This morning, Liam Cartwright has written about church worship and how it impacts upon those who have come along. He was prompted by a survey in The Times that suggests that perception in the wider populace is that going to church was the most boring activity a person can do. Leaving aside that a survey of people who by and large don’t go to church is based upon prejudice rather than experience, it raises some key points for me as a liturgist and worship leader.

Health and Safety at Work

Liam passionately talks about embracing breadth of tradition to lead inspiring worship in a variety of different settings. He calls for vibrancy and diversity in our worship. He’s sparked healthy debate on twitter and is inspiring people to stop leading worship they wouldn’t want to attend themselves. Prompted by one twitter interaction, I turned to my blog to talk about easter fires and plea for people to make it a spectacle. One of the defining learning experiences I had at theological college was attending a placement church where I watched on in disbelief as a disposable BBQ was cermonially lit to usher in the joy of the resurrection. A picture of me immolating myself in the church park at Holy Nativity paints a thousand words and there is a deeper issue of how the church values the leading of worship.

Anyone who has been an ordained minister for more than a week will have uttered the phrase “they didn’t teach us this at Theological College”. It’s usually some obscure facet of canon law that has me reaching for the church representation rules or a prayer for blessing the start of a duck race. Earlier this week, a curate was directed towards me to help them to actively engage with Church of England liturgy and worship. In our email exchange there is the fateful phrase “we did no liturgy at college”. You’d think this was an exception but it is something I hear time and again. With the shift in modes of training and the modern pressure to include the ever expanding essential knowledge of an ordained minister, we are often told that “that’s covered in a different stage of training”. I remember similar conversations about my own training with phrases such as “you’ll cover that in curacy” and “you should have covered that at college”.

Leading worship is core business. It’s what the church does. Everything else is either there to support the church being able to lead people in worship or flows out of the worship of the church. I realise this will be the most controversial statement I’ve made today so I should unpack it a bit for you. At Holy Nativity we run a food bank, and it is an activity that flows out of our worship. We run a food bank because we worship together and God’s call for justice changes who we are and moulds us into people who act to transform the world around us to reflect that. And then there are all of the things that are boring but important like changing energy supplier for the church. Which is all there to support our worship and the things that flow out of our worship like the weekly toddler group. Community and singing is something I can get down the pub. Worship, transformation and revolution is something I find flowing through the church.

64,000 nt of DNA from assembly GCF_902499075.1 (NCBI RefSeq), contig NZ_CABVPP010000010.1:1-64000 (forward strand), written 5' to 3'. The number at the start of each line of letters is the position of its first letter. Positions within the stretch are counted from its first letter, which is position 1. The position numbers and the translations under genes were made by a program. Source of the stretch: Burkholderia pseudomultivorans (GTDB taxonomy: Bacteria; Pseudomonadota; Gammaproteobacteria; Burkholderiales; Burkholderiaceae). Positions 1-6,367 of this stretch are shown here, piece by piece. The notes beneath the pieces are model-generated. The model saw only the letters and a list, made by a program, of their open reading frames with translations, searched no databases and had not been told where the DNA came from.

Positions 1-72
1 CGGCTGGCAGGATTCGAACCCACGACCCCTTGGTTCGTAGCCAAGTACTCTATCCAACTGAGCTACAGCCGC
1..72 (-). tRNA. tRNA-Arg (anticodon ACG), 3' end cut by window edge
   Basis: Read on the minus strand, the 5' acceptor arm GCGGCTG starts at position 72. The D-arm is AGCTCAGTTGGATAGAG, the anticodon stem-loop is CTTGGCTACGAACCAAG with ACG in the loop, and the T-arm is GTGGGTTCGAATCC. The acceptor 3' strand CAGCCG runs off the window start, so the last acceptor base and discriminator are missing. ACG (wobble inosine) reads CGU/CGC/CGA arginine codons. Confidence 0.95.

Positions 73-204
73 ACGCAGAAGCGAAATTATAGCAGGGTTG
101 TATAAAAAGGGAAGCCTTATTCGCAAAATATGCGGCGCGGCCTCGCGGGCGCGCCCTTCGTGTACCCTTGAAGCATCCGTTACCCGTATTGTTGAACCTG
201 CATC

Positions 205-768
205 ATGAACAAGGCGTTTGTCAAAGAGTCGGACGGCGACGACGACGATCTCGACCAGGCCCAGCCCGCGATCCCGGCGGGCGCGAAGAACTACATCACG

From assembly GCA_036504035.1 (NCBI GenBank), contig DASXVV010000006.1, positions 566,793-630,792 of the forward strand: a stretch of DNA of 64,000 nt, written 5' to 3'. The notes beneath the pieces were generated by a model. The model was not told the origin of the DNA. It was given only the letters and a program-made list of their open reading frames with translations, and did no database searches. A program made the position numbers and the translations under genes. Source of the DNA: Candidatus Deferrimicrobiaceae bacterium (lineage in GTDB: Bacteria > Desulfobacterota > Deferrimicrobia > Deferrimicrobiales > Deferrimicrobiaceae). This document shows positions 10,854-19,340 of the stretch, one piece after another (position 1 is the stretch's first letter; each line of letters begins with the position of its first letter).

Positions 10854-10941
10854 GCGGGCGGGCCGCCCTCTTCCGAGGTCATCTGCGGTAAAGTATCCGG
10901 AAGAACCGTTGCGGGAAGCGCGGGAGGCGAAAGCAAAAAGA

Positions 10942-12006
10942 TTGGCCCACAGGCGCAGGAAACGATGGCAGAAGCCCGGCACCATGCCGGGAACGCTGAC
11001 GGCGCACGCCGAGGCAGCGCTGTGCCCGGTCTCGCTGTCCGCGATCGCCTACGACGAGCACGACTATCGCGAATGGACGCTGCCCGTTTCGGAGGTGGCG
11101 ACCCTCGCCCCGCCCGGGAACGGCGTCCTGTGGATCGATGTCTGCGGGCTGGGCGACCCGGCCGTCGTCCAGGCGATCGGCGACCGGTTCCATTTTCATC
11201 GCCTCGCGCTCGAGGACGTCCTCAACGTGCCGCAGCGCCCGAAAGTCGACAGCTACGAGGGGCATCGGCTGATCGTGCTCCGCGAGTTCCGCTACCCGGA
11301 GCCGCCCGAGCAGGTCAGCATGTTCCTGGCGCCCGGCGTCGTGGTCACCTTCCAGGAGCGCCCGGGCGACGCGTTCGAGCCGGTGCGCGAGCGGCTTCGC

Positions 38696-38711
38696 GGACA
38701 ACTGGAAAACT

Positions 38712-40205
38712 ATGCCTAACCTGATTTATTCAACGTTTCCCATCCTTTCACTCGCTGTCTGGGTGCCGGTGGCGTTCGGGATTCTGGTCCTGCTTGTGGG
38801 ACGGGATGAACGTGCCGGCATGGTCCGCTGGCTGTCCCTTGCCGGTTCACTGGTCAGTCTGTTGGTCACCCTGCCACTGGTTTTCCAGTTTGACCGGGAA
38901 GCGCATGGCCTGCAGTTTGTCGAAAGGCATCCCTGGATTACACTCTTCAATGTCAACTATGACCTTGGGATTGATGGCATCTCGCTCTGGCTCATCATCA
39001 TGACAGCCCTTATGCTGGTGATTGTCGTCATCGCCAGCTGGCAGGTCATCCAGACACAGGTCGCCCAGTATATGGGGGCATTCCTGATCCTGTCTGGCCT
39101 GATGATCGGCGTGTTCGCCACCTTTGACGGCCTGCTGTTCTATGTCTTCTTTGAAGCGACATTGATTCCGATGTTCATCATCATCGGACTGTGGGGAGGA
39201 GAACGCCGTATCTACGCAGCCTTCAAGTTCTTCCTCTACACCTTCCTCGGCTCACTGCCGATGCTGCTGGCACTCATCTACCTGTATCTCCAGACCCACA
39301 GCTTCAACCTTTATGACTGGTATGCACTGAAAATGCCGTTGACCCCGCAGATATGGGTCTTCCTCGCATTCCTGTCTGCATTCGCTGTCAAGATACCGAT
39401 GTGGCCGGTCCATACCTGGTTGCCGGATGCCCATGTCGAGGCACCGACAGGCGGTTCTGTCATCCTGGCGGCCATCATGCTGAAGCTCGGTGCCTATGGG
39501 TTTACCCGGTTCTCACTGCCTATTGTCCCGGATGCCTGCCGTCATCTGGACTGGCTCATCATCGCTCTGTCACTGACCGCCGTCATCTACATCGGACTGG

Leading worship isn’t something that comes in an academic tome, it is something that is inhabited through practise. Worship is something that we are formed in. We are formed in it through our sending churches, the worshipping life of our training institutions, our placements, our curacies and all of those conferences we attend. We need training so that people know how to use the resources that are available to them so that they can build a vibrant worshipping life across the whole church. The worship of the church is where the rubber hits the road. We could do with a full set of Pirellis.

Post Script | Easter Bonfires

Boring Ourselves to Death in Church

Holy Nativity lives in a weird temporal zone where the sun rises at 8am every Easter morning. Kids can be up and ready, the older ones too. Ten years ago, in my first year I asked the scouts if they knew how to build a fire. It turns out the old paschal candle makes it go up like a chip pan fire when you place it on top. Everyone comes along and raises the roof in the middle of the estate as we sing our hearts out. We share bread and wine together, and then laugh and joke and share our stories over bacon butties. Eventually we remember that we’ve got to sort things for the 10am all age service and everyone pulls together to make it happen. One year there was a pinata. Every year there is bubbly at the end.

If you’re going to build a fire, build a fire. Even better, get the scouts to build a fire – they know how to make it go up in a spectacular fashion.